Barry Mauer replied immediately to my whacky question with the following response:
Excellent start. I think you are already hinting at an answer here, which is to move away from defining thought as something that can be understood as an “object” (in terms of exclusive features) and towards an understanding of thought as it is understood “in language” (and other sign systems). Also, you suggest (at least to me) that perhaps thought is understood in terms of what it does rather than what it is.
And another “thought”: what if we de-center human beings from thought about thought? If thought does something, can a machine or animal do it? Can space itself think?
And what are the limits of thought? What is outside it? How does it overlap with other concepts (like “sense” and “reason”)?
Just some thoughts. (invent-l list, 28 May 2007)
Just a (gossipy, blog-like?) aside–I love Barry. He’s absolutely great. We were in Ulmer’s dissertation seminar together (with Michelle Glaros and Richard Howard, among others), and I always enjoyed hanging out with him. It was *so* great being with him again during the conference. We plunged into some serious discussion about the conference topics. . . I scratched one note down during our conversation (Bill Stephenson was there–another brilliant guy who I had a lot of classes with back in graduate school): “What do we want to remember?” and “moving through loss is equivalent to moving through information.” At one point Barry suggested that in the age of literacy, logos was the gold standard, but in the age of electracy, pathos and ethos will be the gold standard. Now that’s putting it in terms I can understand!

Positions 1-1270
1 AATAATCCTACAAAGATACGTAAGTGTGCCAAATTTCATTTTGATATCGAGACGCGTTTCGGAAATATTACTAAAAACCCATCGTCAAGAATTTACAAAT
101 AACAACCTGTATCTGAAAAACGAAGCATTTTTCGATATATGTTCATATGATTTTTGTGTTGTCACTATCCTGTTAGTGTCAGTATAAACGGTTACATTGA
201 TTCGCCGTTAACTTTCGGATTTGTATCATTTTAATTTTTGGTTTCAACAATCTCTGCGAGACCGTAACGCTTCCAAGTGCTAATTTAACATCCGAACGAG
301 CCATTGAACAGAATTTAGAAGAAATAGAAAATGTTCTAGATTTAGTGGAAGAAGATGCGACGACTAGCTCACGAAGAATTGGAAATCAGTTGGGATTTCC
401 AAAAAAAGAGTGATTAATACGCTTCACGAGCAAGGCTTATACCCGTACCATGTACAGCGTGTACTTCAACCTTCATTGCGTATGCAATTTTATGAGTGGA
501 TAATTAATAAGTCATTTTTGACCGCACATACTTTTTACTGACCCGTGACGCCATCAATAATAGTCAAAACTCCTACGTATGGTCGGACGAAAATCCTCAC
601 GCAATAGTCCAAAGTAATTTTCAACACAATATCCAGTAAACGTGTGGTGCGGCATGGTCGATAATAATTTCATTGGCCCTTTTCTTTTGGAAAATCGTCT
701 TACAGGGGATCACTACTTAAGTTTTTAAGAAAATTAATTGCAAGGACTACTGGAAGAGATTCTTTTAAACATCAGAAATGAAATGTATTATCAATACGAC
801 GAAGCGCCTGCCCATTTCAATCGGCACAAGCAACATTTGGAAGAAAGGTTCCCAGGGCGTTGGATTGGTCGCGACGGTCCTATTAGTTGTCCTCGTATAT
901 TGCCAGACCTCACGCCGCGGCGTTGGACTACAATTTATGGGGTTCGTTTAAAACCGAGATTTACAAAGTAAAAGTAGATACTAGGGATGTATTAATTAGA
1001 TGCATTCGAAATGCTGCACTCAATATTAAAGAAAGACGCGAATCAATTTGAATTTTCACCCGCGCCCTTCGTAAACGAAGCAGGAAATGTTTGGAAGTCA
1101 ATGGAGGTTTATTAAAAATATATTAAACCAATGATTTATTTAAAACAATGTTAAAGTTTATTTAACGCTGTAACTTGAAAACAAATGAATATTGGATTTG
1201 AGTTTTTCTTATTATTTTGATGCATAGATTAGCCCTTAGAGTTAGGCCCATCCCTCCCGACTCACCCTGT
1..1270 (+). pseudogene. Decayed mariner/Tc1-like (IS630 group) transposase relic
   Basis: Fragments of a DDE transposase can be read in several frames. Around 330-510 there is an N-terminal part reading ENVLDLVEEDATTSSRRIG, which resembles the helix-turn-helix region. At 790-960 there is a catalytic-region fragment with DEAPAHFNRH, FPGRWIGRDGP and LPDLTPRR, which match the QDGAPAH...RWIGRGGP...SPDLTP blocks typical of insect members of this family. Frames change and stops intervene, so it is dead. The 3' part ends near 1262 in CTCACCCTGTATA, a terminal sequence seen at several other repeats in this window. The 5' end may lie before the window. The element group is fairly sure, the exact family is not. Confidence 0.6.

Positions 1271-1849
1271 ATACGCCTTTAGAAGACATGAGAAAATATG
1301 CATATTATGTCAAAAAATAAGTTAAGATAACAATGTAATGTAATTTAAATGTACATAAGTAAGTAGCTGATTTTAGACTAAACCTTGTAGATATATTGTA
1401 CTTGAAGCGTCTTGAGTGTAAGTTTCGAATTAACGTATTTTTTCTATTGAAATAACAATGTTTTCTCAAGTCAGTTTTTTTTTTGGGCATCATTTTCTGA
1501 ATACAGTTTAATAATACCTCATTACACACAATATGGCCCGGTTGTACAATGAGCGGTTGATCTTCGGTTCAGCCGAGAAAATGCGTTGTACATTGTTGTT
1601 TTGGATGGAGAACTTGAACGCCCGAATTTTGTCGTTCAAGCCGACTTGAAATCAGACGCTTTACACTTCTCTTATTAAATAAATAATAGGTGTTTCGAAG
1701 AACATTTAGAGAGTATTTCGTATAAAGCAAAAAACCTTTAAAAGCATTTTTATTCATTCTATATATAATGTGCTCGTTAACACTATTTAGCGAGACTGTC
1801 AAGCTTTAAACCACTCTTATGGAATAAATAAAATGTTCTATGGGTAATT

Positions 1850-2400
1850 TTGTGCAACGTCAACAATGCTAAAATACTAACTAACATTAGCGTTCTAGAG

Barry also mentioned psycho-pharmacological interventions that suppress the amygdala so that there is no affect, no emotional involvement, and how that can affect one’s ability to remember: we attach mood to information.
Anyway, to comment on Barry’s response: he attributes too much to me when he suggests that I “hint at an answer.” I did want to imply that thought is more about what it does than what it is, but this is probably more a result of reading Manuel DeLanda on Deleuze (A Thousand Years of Nonlinear History; Intensive Science and Virtual Philosophy). Deleuze is always pushing us to create new concepts (thereby making something happen in the world–me having thoughts, making concepts/philosophy), and I am impressed by the idea of the “materiality of the concept“. I’m not articulating this very well, so I’ll just stop now.
I do want to mention that I was reading Douglas Hofstadter’s book on Fluid Concepts and Creative Analogies recently, so Barry’s suggestion of thought de-coupled from human wet-ware definitely resonates with the work that he and the “Fluid Analogies Research Group” was doing when they tried (and succeeded to some extent) to get computers to perform higher-order thinking skills (a.k.a. thinking via analogies).